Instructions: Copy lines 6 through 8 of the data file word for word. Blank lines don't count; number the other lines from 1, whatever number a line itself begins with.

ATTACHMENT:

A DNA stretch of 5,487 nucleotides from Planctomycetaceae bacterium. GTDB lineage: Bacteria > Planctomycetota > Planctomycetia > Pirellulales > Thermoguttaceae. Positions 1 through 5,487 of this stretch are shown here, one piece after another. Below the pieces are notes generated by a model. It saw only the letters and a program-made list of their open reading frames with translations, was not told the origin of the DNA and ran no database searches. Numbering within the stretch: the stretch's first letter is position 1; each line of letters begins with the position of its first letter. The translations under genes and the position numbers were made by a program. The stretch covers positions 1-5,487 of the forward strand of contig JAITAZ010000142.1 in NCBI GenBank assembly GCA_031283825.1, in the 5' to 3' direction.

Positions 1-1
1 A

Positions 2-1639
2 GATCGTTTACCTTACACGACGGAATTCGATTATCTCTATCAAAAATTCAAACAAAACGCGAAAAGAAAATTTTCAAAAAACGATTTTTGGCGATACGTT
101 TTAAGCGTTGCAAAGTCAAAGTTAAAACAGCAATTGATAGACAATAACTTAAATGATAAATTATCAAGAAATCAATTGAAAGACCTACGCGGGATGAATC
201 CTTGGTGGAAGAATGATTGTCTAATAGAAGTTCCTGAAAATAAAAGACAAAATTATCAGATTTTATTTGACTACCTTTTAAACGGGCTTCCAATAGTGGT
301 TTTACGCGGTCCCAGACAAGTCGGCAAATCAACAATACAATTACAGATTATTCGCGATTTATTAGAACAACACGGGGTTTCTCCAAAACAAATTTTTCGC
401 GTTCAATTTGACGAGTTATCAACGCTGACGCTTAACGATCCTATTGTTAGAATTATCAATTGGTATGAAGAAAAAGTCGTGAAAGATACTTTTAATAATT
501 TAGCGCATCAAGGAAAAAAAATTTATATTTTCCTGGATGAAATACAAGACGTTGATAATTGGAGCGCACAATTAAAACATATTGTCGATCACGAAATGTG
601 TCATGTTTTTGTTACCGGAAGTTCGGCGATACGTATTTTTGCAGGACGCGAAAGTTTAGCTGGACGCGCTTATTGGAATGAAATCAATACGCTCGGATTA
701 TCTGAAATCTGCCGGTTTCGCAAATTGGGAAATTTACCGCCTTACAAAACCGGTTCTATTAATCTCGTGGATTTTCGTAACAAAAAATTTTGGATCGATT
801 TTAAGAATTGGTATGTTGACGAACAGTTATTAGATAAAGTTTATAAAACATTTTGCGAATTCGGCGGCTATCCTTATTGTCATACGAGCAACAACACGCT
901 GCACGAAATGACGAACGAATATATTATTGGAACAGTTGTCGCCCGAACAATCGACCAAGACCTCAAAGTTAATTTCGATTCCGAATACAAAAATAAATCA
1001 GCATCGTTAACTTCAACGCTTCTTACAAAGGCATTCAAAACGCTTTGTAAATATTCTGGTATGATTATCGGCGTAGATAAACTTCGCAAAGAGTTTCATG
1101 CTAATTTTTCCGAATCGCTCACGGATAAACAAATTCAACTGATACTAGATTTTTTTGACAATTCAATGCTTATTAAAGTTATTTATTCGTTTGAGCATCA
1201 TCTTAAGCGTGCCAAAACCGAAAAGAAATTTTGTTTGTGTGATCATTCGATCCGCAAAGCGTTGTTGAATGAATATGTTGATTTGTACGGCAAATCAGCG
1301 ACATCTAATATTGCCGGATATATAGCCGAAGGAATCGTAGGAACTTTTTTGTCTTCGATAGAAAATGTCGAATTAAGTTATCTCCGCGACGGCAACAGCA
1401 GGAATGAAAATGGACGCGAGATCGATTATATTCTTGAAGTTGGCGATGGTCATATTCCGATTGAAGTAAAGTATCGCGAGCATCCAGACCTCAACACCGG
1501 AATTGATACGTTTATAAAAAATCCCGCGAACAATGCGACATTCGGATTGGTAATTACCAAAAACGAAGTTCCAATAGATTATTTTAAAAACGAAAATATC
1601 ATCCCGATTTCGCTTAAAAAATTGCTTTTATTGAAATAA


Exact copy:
101 TTAAGCGTTGCAAAGTCAAAGTTAAAACAGCAATTGATAGACAATAACTTAAATGATAAATTATCAAGAAATCAATTGAAAGACCTACGCGGGATGAATC
201 CTTGGTGGAAGAATGATTGTCTAATAGAAGTTCCTGAAAATAAAAGACAAAATTATCAGATTTTATTTGACTACCTTTTAAACGGGCTTCCAATAGTGGT
301 TTTACGCGGTCCCAGACAAGTCGGCAAATCAACAATACAATTACAGATTATTCGCGATTTATTAGAACAACACGGGGTTTCTCCAAAACAAATTTTTCGC